Mr. Vice President, and Mr. Speaker, and Members of the Senate and House of Representatives: He read from this copy of the speech, which includes his handwritten changes.
Yesterday, December 7, 1941 - a date which will live in infamy - the United States of America was suddenly and deliberately attacked by naval and air forces of the Empire of Japan. 125. The United States was at peace with that Nation and, at the solicitation of Japan, was still in conversation with its Government and its Emperor looking toward the maintenance of peace in the Pacific. On this day in 1941, President Franklin D. Roosevelt addressed Congress in the wake of the surprise Japanese assault against U.S. military installations at Pearl Harbor in Hawaii. The day following the attack on Pearl Harbor, President Franklin D. Roosevelt asked Congress for a declaration of war against the Empire of Japan.

View credits, reviews, tracks and shop for the 1941 Shellac release of War Address To The Congress Of The United States As Broadcast To The Nation On December 8, 1941 on Discogs. Roosevelt therefore chose to make an appeal aimed more at the gut level—in effect, an appeal to patriotism rather than to idealism.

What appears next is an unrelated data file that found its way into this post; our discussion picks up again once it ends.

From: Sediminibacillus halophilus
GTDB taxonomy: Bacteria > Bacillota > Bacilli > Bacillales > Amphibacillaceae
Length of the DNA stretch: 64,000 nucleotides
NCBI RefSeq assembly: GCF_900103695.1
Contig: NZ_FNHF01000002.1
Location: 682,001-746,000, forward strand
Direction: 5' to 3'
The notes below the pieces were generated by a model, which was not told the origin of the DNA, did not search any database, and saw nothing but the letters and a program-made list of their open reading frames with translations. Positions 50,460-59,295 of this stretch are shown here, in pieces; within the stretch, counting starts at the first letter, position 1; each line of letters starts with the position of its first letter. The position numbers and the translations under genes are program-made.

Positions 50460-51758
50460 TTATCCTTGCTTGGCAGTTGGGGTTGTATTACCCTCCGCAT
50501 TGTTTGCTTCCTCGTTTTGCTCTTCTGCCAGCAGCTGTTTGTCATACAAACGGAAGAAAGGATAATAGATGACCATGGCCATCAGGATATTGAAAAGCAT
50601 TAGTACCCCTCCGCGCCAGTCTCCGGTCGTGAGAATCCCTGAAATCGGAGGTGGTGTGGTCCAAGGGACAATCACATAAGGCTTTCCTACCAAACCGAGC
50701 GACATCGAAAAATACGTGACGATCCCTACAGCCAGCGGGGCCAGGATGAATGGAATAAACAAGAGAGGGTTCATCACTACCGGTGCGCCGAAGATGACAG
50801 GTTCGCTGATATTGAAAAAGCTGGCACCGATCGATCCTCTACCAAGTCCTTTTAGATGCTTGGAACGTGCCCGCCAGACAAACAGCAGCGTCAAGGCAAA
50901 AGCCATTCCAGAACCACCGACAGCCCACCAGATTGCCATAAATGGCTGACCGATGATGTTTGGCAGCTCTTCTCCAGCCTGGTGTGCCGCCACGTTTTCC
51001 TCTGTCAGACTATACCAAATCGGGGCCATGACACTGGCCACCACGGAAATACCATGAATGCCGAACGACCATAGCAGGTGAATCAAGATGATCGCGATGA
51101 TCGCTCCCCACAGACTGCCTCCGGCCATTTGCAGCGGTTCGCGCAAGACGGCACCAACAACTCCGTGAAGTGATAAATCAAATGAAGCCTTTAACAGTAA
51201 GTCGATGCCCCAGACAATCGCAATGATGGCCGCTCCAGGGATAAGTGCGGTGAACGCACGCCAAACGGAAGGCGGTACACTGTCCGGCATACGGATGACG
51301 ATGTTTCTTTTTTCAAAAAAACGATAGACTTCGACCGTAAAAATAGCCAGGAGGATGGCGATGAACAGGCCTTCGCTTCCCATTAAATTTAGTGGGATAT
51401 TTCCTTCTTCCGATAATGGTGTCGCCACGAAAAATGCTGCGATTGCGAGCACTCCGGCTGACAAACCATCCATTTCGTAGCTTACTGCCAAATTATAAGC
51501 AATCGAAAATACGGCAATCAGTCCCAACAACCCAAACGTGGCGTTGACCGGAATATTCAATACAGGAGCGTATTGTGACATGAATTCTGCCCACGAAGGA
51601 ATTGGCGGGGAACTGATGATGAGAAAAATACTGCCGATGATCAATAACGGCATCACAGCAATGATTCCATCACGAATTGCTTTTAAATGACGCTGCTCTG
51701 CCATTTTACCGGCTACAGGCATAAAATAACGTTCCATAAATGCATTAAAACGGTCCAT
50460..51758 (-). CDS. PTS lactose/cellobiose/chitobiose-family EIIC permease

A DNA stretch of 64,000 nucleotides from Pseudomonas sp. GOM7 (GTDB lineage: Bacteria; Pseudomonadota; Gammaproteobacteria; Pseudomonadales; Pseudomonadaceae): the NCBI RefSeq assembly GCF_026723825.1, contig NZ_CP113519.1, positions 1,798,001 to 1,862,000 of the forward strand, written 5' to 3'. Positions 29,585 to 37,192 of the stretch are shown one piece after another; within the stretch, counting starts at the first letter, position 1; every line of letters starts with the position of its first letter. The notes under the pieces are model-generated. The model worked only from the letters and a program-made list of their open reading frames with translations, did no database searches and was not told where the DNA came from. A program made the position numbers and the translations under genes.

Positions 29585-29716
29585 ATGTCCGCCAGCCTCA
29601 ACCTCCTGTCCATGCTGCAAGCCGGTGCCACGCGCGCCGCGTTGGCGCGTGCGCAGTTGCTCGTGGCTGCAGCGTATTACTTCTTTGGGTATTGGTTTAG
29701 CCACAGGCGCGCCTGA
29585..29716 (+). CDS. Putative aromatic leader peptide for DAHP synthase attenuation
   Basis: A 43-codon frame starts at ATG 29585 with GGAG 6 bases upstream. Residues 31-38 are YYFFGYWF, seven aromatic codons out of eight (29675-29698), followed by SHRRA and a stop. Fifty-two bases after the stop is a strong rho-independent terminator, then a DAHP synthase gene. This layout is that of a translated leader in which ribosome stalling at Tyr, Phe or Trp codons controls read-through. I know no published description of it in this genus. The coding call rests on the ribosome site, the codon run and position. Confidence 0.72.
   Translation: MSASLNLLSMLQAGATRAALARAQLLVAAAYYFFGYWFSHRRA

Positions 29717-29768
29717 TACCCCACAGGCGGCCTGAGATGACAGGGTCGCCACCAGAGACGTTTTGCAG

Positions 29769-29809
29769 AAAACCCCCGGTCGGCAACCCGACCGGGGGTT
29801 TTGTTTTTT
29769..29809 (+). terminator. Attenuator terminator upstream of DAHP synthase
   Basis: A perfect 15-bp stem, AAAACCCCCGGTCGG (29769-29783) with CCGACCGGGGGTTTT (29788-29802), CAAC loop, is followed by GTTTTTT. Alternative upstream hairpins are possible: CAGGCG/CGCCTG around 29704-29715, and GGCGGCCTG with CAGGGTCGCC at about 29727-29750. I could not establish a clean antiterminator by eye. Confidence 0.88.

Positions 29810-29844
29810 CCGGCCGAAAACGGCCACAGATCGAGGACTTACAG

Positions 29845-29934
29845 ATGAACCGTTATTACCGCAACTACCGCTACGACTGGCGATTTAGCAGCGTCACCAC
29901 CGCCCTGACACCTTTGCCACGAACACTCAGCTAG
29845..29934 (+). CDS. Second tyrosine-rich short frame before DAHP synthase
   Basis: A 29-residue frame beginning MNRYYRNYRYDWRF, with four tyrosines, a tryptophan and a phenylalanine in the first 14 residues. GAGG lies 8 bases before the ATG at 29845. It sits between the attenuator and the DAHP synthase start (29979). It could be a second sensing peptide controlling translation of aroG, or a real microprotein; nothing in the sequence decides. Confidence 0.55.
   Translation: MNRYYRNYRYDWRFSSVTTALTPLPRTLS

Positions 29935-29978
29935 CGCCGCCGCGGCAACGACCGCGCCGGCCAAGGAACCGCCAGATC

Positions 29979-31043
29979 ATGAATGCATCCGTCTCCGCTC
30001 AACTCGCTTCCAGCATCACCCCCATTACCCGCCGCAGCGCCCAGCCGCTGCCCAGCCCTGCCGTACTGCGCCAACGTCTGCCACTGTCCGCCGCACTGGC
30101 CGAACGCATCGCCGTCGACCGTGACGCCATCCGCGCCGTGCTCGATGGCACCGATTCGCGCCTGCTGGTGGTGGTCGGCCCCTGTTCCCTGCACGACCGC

On Dec. 8, 1941, the day after the Japanese surprise attack on Pearl Harbor, Hawaii, Roosevelt asked Congress to declare war on Japan, Japan's' ally, Germany, promptly declared war on the US.

Records of the U.S. Senate, National Archives and Records Administration He described failed negotiations with the Japanese and the destruction of the attacks. Nonetheless, he took pains to draw a symbolic link with the April 1917 declaration of war; when he went to Congress on December 8, 1941 he was accompanied by Edith Bolling Wilson, President Wilson's widow. The President Requests War Declaration 125 ( "December 7, 1941 A Date Which Will Live in Infamy" Address to the Congress Asking That a State of War Be Declared Between the United States and Japan. Address to Congress, by Franklin D. Roosevelt, December 8, 1941, 12:30 pm EST History on the Net > Authentic History > ww2 > the war > december 7-8, 1941 > sound WWII Multimedia Timeline: December 7-8, 1941: Pearl Harbor

December 8, 1941 .

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